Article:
Sometimes I wonder where you were during my childhood, because seriously, I should have seen you when we were sharing the same family!
I don't express the damage done the same way you do, but boy oh boy, am I familiar with my needs being used as weapons against me. Hell, I'm still being accused of not being sick! Because faking an illness for 8+ years sounds like awesome fun. /sarcasm
No words of wisdom here, except to say keep working at it. Rome wasn't built in a day, and clearly, Ferrett is familiar enough with your particular baggage to understand and help when he can. With the help of the people who love you, eventually you'll get to where you need to be; you're already on your way.
Ferrett is awesome in his ability to accept that sometimes I can't say what I feel. He doesn't take it personally, which helps a lot.
It's hard to get out of that rut. The protective instinct kicks in when I feel bad.
Much empathy and relating.
Weakness is a weapon.
Tears are invitations for insults.
Emotions are not allowed.
Asking for help is asking for a barrage of belittlement.
Even though I know better now...it's so hard to ignore that little girl in my head.
I am perceived as cold and aloof often, as well as disinterested even when the opposite is true.
And the major suckage is that my heart is 10 times larger and usually more sensitive, than "they" will ever know.
2010-07-01 12:28 am (UTC)
I am friendly, but I do tend to keep people at a distance by being motherly toward them. That works really well as a weapon.
I am so with you on this one, it's scary. My boy has been very helpful though at realizing this is how I am, and giving me positive reinforcement when I tell him I need something. With anyone besides him, however, it's still so difficult as to be impossible in admitting my needs to anyone else.
I've gotten to where, if I can make the request really concrete, I can do it. If it's abstract, though, fuggedaboudit.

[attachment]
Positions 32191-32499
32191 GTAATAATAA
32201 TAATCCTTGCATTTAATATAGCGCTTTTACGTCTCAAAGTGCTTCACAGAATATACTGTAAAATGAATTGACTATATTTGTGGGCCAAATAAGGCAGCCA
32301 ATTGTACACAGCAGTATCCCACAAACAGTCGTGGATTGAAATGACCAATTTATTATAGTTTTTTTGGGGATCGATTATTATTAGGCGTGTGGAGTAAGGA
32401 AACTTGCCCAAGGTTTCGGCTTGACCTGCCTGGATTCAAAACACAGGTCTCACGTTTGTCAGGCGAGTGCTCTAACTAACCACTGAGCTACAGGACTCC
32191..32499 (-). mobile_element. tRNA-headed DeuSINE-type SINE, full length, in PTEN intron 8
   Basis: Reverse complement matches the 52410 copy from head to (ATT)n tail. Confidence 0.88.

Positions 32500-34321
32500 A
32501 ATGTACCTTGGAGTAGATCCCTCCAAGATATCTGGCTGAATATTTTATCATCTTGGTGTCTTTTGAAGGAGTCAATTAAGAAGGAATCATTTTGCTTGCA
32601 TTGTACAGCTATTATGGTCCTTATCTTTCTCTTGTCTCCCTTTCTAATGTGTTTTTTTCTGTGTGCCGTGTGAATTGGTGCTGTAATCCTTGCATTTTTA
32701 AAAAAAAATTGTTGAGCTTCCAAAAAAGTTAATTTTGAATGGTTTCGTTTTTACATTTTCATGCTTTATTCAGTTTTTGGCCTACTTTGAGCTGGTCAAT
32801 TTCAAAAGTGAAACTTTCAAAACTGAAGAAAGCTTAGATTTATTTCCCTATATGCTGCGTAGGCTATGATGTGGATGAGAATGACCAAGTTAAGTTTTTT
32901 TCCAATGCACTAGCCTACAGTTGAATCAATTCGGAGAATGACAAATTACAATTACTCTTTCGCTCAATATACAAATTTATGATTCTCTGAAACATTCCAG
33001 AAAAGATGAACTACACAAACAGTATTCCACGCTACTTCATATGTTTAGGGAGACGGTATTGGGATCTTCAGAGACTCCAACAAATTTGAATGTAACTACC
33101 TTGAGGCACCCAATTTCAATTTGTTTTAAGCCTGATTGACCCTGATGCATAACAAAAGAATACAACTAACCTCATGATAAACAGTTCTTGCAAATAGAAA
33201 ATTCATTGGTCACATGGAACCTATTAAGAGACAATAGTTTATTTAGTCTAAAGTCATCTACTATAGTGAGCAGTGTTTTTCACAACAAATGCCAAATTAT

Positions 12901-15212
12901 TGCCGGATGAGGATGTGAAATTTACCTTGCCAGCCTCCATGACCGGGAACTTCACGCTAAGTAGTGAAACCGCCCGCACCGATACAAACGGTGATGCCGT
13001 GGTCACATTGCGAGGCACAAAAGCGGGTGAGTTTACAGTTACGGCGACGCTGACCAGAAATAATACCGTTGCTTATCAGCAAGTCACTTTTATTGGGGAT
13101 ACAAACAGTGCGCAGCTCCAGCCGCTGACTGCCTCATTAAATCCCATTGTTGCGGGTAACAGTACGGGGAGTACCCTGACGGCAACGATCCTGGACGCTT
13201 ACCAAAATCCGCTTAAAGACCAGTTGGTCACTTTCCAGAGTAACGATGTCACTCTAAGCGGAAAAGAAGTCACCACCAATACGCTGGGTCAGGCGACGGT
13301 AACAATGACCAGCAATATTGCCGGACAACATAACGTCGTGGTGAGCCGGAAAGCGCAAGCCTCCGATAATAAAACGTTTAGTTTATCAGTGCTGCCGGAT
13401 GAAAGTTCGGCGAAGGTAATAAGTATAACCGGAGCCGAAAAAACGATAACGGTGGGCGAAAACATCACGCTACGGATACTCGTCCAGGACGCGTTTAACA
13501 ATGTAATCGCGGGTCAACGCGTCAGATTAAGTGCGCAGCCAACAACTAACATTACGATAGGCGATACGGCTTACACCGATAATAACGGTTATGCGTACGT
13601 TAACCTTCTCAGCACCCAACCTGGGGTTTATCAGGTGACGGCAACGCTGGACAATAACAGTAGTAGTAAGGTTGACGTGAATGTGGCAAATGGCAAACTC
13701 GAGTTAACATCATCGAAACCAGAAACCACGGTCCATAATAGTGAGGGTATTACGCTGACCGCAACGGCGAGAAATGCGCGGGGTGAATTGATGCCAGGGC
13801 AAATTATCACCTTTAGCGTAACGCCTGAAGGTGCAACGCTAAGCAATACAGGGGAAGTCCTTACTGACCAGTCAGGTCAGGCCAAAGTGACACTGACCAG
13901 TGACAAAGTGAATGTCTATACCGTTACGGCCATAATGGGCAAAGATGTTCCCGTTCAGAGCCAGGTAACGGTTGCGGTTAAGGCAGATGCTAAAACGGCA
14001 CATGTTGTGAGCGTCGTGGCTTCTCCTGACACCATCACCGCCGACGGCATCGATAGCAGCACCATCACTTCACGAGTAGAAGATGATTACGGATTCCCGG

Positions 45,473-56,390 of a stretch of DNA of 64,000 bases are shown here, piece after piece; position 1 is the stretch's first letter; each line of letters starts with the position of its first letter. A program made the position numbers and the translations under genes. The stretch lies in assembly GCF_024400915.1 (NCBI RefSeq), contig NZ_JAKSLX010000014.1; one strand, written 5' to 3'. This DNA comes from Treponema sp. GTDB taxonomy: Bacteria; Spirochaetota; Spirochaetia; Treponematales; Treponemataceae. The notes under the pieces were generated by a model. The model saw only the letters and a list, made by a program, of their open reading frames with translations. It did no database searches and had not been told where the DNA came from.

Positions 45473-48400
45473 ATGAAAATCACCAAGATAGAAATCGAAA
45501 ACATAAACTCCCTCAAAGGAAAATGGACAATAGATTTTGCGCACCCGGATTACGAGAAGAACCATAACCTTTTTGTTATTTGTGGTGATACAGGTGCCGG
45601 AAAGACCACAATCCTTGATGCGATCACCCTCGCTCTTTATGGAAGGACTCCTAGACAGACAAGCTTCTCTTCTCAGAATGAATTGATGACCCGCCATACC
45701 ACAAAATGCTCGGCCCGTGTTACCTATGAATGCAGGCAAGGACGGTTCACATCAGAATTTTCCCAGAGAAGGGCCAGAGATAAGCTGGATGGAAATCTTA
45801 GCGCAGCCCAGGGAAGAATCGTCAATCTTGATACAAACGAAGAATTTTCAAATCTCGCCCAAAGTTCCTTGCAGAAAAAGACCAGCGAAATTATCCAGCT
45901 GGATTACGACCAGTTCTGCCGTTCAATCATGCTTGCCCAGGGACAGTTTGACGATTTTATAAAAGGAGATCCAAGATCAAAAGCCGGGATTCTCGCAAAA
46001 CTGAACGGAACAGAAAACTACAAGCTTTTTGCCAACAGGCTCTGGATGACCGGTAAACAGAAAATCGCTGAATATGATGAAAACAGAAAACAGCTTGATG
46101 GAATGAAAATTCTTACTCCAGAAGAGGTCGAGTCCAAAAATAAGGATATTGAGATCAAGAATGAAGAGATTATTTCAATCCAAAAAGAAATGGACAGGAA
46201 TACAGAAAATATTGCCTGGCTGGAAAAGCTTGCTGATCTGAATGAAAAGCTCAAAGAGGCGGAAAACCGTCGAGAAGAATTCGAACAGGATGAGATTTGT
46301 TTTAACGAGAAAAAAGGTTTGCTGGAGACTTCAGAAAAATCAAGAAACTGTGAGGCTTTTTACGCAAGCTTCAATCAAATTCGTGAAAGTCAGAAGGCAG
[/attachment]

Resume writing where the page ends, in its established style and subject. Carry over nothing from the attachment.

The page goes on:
Oh, this just kind of resounds in my heart.
It's good to know we're not alone.
Ya know - I would say "Get out of my head", but you write what I am feeling/thinking better than I can articulate it - even to myself sometimes. Even though we don't match up exactly here, you've given me something to think about and to have my SO read, so he can understand me a bit better too.
For me, it was even harder to talk about the emotional/mental/spiritual side because of how well my ex "trained" me to expect to be denigrated and insulted if I showed what he thought of as weakness - and any need was weakness. Even though I am now with someone who cares about me and has never once put me down, it is a hard fear to break. It's also still hard because he is Aspie - he sees things logically, so 1) he wants to help fix what he sees as the problem and 2) I have to make emotional circles fit into logical squares, so he understands the problem as it REALLY is. This means I have to already have it parsed out to something he can understand before I say anything, and since I rarely ever reach that point, instead I hold things in.
So yeah, "what are you thinking?" usually equals "nothing" in my household as well...
Language is wonderful and marvelous, but there are places where it falls short of expressing what we want to convey. Wishing you comfort.
2010-06-30 05:18 pm (UTC)
At the risk of trying to solve a problem that you're not asking for a solution to, have you considered just outright saying when you don't want a solution? As in, "I'm looking for sympathy not solutions; I'm feeling spiritually blocked right now."